And it’s even more awkward to watch Trump, a grown man of self-ordained brilliance, use his forefinger as a pointer when he reads a type-written text from a binder or note cards.
Another key to solid public speaking is proper breathing. Breathing from the diaphragm, and not from the back of the throat, as Trump seems to do, is essential to putting the proper force behind words and carrying sonorous phrases to their maximum effect. And this is not about shouting but about giving the microphone enough air to do its work.
But, then, considering the location of the diaphragm, perhaps Trump’s expansive gut asserts too great of a downward pull to allow a deep breath. The red ties accent the girth.
Come to think of it, in Trump’s nearly three years in office, with the millions of words and thousands of tweets and hundreds of gaggles in the White House driveway, he has yet to produce a single memorable phrase or figure of speech that sums up. . .well, anything. (Name-calling doesn’t count. Neither do campaign slogans.)
When Trump speaks, the result sounds as if he’s trying to convert six diphthongs into a primitive language, or that he’s mashing his fricatives against the roof of his mouth. Demosthenes, among Greece’s greatest speakers, overcame his oratorical shortcomings, it is said, by practicing with pebbles in his mouth. He also studied the speeches of previous great orators.
In fact, in ancient Greece and Rome, oratorical skill was considered a condition of fitness for public office. Competitions were held regularly in the Agora, kind of like our modern-day television debates only with competence and substance and prose powerful enough to call people to action.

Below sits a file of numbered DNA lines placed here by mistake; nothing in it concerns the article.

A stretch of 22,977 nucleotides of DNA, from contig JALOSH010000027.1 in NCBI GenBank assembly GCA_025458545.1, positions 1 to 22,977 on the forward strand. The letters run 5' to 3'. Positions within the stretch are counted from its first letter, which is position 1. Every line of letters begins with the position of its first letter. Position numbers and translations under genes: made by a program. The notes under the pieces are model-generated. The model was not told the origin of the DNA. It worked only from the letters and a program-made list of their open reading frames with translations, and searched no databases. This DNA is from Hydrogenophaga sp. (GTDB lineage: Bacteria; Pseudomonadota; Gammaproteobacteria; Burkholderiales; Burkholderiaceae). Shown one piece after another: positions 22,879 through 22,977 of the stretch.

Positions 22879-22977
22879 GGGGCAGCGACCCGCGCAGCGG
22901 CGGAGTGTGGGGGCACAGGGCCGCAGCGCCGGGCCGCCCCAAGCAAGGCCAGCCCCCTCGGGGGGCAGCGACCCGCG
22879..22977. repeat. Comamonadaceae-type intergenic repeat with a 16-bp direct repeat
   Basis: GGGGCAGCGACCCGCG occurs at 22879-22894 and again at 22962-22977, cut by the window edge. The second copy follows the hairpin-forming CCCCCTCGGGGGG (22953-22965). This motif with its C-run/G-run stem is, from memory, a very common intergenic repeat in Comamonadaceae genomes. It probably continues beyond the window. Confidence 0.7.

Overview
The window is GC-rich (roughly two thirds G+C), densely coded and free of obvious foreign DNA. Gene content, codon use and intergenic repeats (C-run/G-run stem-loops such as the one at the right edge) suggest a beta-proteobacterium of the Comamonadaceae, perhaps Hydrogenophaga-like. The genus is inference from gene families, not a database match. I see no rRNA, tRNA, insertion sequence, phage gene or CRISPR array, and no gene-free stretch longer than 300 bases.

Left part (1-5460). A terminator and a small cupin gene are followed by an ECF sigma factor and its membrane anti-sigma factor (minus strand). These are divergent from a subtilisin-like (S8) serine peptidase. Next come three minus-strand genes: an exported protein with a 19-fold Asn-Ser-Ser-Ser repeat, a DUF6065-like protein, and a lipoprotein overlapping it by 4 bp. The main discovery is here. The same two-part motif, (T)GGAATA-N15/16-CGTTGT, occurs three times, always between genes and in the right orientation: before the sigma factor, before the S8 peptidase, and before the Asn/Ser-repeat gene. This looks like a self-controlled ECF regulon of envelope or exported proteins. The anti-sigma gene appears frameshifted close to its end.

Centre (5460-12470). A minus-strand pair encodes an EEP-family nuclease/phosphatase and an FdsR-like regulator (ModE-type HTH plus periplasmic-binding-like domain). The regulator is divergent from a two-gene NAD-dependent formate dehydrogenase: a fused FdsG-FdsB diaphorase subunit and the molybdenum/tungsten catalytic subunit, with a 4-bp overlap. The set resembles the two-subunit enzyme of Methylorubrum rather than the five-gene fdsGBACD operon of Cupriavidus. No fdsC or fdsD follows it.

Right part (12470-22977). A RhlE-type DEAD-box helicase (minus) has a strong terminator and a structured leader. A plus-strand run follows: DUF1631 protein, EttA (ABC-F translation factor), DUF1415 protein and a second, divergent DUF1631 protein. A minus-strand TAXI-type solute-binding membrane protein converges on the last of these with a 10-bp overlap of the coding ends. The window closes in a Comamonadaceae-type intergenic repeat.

Yes, Trump would flunk rhetoric 101.
Trump drew his inspiration for pageantry from a Bastille Day display he witnessed in Paris. He vowed to replicate the event in America, though this country frowns on displays of military might as it rumbles and roars on boulevards, passing balconies, in other nations.
He attempted to stage an extravaganza on the last Veterans Day, Nov. 11, but was discouraged and unable to marshal the necessary machinery. And now Trump has co-opted the nation’s birthday to stage what many view as an extension of his campaign rallies at public cost.
In addition to his uninvited presence at America’s birthday party, Trump has promised additional entertainment (the circuses part of “bread and circuses”) to the goers and the TV audience (which is what it’s really all about) of his spectacle.
They include a relocated burst of fireworks and a fly-over as a tribute to the armed services along with military demonstrations and a parade, something Trump knows little about since he ducked the draft five times and never put on a uniform. All of this adds to the assault on the ear that emanates from Trump’s vocal cords.
R.S.V.P. No thanks, and no excuses, Mr. President. The Fourth of July comes with reverence for the Declaration of Independence and the Constitution, along with echoes of Lincoln, Roosevelt, Kennedy, Reagan and Obama. They were speakers who had something to say, and said it well.
Frank. A DeFillipo is a columnist for Maryland Matters, a States Newsroom site, and a sister publication to the Capital-Star. This piece was first published by Maryland Matters on June 24.